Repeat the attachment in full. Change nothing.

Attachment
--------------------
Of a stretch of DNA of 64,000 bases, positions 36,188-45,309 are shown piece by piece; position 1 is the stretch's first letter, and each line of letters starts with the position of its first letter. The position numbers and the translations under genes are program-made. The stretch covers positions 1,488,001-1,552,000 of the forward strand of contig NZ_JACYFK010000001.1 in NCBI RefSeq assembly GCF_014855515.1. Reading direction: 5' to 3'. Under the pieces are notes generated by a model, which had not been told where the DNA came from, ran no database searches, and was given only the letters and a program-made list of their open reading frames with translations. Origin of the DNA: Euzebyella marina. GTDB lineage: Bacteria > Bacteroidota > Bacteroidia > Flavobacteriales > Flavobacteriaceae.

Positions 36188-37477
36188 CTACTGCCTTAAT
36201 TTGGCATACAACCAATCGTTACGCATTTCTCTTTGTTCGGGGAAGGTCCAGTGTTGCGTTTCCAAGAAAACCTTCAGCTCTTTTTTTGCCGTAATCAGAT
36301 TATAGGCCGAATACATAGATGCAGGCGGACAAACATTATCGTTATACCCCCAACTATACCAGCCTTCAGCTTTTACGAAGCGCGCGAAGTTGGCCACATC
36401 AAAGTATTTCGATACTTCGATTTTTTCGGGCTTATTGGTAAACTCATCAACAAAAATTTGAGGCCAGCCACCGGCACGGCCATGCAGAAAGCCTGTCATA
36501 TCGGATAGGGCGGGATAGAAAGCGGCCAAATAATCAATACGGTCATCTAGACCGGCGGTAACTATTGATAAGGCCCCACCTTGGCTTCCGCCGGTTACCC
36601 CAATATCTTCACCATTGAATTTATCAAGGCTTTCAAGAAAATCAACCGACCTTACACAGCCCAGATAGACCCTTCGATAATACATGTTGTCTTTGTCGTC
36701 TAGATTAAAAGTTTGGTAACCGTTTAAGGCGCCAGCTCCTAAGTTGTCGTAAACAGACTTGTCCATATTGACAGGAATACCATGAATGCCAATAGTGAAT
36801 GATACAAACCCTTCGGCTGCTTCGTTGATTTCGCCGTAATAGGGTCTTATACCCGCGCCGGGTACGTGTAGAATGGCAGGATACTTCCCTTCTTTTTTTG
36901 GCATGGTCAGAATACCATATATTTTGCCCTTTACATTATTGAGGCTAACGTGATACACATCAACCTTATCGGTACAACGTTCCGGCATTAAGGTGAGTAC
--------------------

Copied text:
Of a stretch of DNA of 64,000 bases, positions 36,188-45,309 are shown piece by piece; position 1 is the stretch's first letter, and each line of letters starts with the position of its first letter. The position numbers and the translations under genes are program-made. The stretch covers positions 1,488,001-1,552,000 of the forward strand of contig NZ_JACYFK010000001.1 in NCBI RefSeq assembly GCF_014855515.1. Reading direction: 5' to 3'. Under the pieces are notes generated by a model, which had not been told where the DNA came from, ran no database searches, and was given only the letters and a program-made list of their open reading frames with translations. Origin of the DNA: Euzebyella marina. GTDB lineage: Bacteria > Bacteroidota > Bacteroidia > Flavobacteriales > Flavobacteriaceae.

Positions 36188-37477
36188 CTACTGCCTTAAT
36201 TTGGCATACAACCAATCGTTACGCATTTCTCTTTGTTCGGGGAAGGTCCAGTGTTGCGTTTCCAAGAAAACCTTCAGCTCTTTTTTTGCCGTAATCAGAT
36301 TATAGGCCGAATACATAGATGCAGGCGGACAAACATTATCGTTATACCCCCAACTATACCAGCCTTCAGCTTTTACGAAGCGCGCGAAGTTGGCCACATC
36401 AAAGTATTTCGATACTTCGATTTTTTCGGGCTTATTGGTAAACTCATCAACAAAAATTTGAGGCCAGCCACCGGCACGGCCATGCAGAAAGCCTGTCATA
36501 TCGGATAGGGCGGGATAGAAAGCGGCCAAATAATCAATACGGTCATCTAGACCGGCGGTAACTATTGATAAGGCCCCACCTTGGCTTCCGCCGGTTACCC
36601 CAATATCTTCACCATTGAATTTATCAAGGCTTTCAAGAAAATCAACCGACCTTACACAGCCCAGATAGACCCTTCGATAATACATGTTGTCTTTGTCGTC
36701 TAGATTAAAAGTTTGGTAACCGTTTAAGGCGCCAGCTCCTAAGTTGTCGTAAACAGACTTGTCCATATTGACAGGAATACCATGAATGCCAATAGTGAAT
36801 GATACAAACCCTTCGGCTGCTTCGTTGATTTCGCCGTAATAGGGTCTTATACCCGCGCCGGGTACGTGTAGAATGGCAGGATACTTCCCTTCTTTTTTTG
36901 GCATGGTCAGAATACCATATATTTTGCCCTTTACATTATTGAGGCTAACGTGATACACATCAACCTTATCGGTACAACGTTCCGGCATTAAGGTGAGTAC